When the Arab Spring swept through Egypt and angry protesters descended on Cairo to overthrow the Mubarak autocracy, Mara Vaughan was not particularly concerned about her safety.
Eight years earlier, Vaughan had moved from her native Ireland to Egypt. She now owns a small hotel called the Mara House in Luxor, a tourist destination a few hundred miles south of Cairo.
The street demonstrations that engulfed a handful of large Egyptian cities in January 2011 never reached Luxor. So Vaughan, who also operates apartment rentals in the capital city, traveled north to witness the scene for herself.
“I needed to see if what the TV reported was true,” she said.
Although the uprising was disturbing and violent – more than 800 people died in the clashes between civilians and security forces centered in Tahrir Square in downtown Cairo – and many protesters voiced anti-Western sentiments, Vaughan didn’t (and still doesn’t) feel threatened. But now, with Mubarak gone and President Mohamed Morsi’s popularly elected administration in power, she is more apprehensive than ever.
“Nobody is secure here now -- I don't mean in the physical sense,” she said.
Over the past two years, Vaughan has watched the streets get dirtier as trash collection got spottier. Electricity has become unreliable. Fuel has grown scarce. Food prices are rising as personal incomes shrink. “Nobody is secure because nobody knows what is happening,” she said.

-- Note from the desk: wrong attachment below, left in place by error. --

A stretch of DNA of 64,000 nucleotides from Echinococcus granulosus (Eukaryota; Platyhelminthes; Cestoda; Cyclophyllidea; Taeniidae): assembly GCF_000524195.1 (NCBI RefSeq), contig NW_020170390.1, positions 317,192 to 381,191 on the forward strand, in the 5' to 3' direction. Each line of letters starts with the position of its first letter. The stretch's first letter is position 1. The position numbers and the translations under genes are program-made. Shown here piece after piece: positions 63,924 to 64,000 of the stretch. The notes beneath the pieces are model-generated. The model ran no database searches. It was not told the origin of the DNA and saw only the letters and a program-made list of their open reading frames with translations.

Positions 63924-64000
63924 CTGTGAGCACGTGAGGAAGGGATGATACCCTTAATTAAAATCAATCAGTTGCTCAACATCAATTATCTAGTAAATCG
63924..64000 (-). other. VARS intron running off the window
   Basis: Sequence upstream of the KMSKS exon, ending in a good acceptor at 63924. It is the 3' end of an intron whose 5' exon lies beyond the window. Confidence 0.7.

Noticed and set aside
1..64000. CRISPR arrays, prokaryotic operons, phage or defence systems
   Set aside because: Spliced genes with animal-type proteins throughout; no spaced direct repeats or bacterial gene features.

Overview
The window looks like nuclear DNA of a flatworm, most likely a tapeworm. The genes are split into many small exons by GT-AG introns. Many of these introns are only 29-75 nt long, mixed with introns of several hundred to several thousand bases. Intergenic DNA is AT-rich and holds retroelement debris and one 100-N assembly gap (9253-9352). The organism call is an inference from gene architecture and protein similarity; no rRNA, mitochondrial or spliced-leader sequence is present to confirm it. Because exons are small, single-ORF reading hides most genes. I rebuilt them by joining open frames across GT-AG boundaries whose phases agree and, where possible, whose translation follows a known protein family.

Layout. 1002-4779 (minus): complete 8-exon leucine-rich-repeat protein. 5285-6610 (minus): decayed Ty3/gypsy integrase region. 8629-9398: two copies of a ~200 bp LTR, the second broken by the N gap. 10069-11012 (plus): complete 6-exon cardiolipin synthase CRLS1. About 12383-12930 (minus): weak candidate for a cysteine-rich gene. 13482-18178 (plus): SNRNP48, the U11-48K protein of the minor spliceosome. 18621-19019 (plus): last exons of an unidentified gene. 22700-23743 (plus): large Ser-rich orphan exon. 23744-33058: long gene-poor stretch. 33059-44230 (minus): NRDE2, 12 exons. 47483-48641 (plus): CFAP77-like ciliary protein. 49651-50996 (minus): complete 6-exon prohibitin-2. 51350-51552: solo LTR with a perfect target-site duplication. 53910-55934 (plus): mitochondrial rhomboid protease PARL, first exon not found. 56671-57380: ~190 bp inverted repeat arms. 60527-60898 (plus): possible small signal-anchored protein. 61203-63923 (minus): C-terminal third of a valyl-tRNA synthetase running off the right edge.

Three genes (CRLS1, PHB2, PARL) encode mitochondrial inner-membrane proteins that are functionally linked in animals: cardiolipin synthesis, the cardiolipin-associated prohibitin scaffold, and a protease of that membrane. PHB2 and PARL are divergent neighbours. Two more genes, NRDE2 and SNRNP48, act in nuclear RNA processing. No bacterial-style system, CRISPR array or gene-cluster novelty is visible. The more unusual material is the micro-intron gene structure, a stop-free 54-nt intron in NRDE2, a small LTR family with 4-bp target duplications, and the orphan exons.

For Western businesses and investors in Egypt, this pervasive sense of uncertainty is a serious concern. In some ways, the situation isn’t as bad as it looks; trade between the United States and Egypt is still relatively healthy in the wake of the Arab Spring.
But unless the embattled Morsi administration can deliver a future that looks a lot better than its short past, the strong commercial bonds that have linked Egypt and the West since 1949 could begin to fall apart.
Two-way trade in goods between Egypt and the United States has ramped up considerably over the past decade, according to U.S. Census data. The high point came in 2010, when it surpassed $9 billion. That figure fell in 2011, but not by much – $8.28 billion in goods were exchanged despite the upheaval – and trade was flat last year.
“During the moment of the revolution in Egypt, businesses did close for a few days, primarily to enable staff to get home safe,” said Khush Choksy, executive director of the U.S. Egypt-Business Council at the U.S. Chamber of Commerce. “Some of them did evacuate nonessential employees temporarily. But not a single American company in Egypt was impacted in terms of damage to property. They were back to business as usual within two weeks.”
To bolster U.S-Egypt trade, representatives of more than 50 major American companies traveled to Cairo last September for a much-vaunted meeting meant to strengthen business ties and to promote private-sector partnerships. Among the companies that made the trip were PepsiCo Inc. (NYSE:PEP), which employed about 12,000 people in Egypt in 2012; Xerox Corporation (NYSE:XRX), whose subsidiary Xerox Egypt has operated a manufacturing facility since 1975; and Apache Corporation (NYSE:APA), a hydrocarbon firm whose annual investments in Egypt total about $1 billion.
These multinationals have been able to maintain their operations in Egypt because their size and scope give them advantages over small-business owners like Vaughan, who rely on sales within the country for their cash flow.
“The foreign entities that are OK are the ones that can take advantage of other markets,” said Steve Formaneck, a business professor at the American University in Cairo. “People here don’t have the money to buy products, so international companies need to be able to send some of their units outside the country. The ones who are surviving are the ones that are flexible in that regard.”